Israel will eradicate COH-19 as early as 2020, Prime Minister Benjamin Netanyahu has announced.
According to a statement released by the government late on Monday, the country will be “one of the first countries to implement mandatory vaccinations and a universal healthcare system, and will also provide emergency services in the event of an emergency.”
The statement also said that, “As a result of the global health emergency, we will work with all nations in a concerted and coordinated manner to eradicate the disease.”
This is an important step in a long-term strategy to eradicate global COVID and COVID infections.
Israel has already pledged to vaccinate all of its citizens by 2020.
The world has already reached the milestone of more than 2 million confirmed COVID cases, according to the World Health Organization (WHO).
While the WHO predicts that COVID may reach 1.6 million in 2020, Israel’s figures are much lower, at only about 1.1 million.
The move is likely to spark a debate among scientists, public health experts and politicians about the future of vaccinations.
According the WHO, in order to vaccinating all of Israel’s citizens, the state will have to vaccine an additional one billion people by 2020, or around 2.5 million.
It is important to remember that the vaccine that was given to children in the 1950s was not considered a vaccine and is now considered a communicable disease.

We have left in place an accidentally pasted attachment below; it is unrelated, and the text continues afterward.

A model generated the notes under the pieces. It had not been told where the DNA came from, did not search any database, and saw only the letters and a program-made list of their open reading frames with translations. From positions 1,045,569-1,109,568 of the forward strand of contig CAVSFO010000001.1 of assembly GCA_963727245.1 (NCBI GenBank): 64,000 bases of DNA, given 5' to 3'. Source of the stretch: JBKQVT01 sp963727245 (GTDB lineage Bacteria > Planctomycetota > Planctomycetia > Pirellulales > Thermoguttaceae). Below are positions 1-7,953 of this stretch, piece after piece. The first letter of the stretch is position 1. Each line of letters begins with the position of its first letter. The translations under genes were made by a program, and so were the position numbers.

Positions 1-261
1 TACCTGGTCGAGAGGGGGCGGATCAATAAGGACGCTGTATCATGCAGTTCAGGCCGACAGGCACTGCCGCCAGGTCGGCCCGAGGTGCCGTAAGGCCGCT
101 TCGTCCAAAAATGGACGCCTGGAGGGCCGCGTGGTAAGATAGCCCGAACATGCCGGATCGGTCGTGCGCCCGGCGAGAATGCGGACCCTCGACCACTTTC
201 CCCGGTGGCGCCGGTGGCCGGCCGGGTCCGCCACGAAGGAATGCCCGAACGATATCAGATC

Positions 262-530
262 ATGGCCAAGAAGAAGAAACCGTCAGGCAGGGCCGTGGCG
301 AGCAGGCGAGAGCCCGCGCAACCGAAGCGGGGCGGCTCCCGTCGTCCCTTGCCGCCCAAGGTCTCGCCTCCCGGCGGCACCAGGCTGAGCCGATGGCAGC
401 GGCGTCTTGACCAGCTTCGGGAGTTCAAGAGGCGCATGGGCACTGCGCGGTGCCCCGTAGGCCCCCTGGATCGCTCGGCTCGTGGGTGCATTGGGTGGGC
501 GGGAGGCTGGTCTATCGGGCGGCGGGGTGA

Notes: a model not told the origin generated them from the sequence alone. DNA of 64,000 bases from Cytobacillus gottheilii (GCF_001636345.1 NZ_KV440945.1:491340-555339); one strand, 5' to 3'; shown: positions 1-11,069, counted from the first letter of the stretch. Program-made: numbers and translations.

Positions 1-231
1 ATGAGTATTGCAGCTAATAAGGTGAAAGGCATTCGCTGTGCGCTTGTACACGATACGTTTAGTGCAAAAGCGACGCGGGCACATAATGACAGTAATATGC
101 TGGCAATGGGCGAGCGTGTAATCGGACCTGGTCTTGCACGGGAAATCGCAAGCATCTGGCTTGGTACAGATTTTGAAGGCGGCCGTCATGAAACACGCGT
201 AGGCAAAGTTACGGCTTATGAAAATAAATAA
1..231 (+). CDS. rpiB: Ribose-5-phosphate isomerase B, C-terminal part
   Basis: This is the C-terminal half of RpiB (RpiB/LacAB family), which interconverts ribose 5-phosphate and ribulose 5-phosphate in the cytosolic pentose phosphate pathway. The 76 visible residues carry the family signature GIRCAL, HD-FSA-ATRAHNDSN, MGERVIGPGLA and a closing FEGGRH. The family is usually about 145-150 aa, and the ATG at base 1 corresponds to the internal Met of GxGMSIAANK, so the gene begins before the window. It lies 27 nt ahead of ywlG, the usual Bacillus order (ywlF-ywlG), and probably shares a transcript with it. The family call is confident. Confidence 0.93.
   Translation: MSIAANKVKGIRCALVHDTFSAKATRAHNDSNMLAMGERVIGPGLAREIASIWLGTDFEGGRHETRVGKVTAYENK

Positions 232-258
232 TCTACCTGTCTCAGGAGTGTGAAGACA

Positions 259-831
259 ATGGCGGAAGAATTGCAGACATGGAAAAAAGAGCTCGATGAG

Accordingly, a number of scientists and politicians have called for an immediate end to the polio vaccine and the use of a new one, called the ZIMCOVID, which will be more effective at eradicating the virus.
The country’s public health minister, Uri Ariel, has also said the country is committed to vaccination, but added that the country “will have to make sure that all of our children receive the vaccine and also that all the people get vaccinated.”
According to the Israeli government, in 2019, COVID was responsible for around 2,000 deaths in Israel.
That figure was surpassed by the coronavirus that was also imported into Israel from Africa and Asia, which killed nearly 2,800 people in Israel between February and November.
The world’s biggest outbreak of COVID has killed around 4,000 people, but the WHO says the death toll could rise as the pandemic progresses.
In the United States, the number of confirmed cases has risen to over 6,500, and more than 1,500 deaths have been reported in the US.
The WHO estimates that COH1a, which is spread by direct contact with respiratory droplets, is responsible for 1,400 deaths a day, while COH2a, spread by aerosols, kills around 400 a day.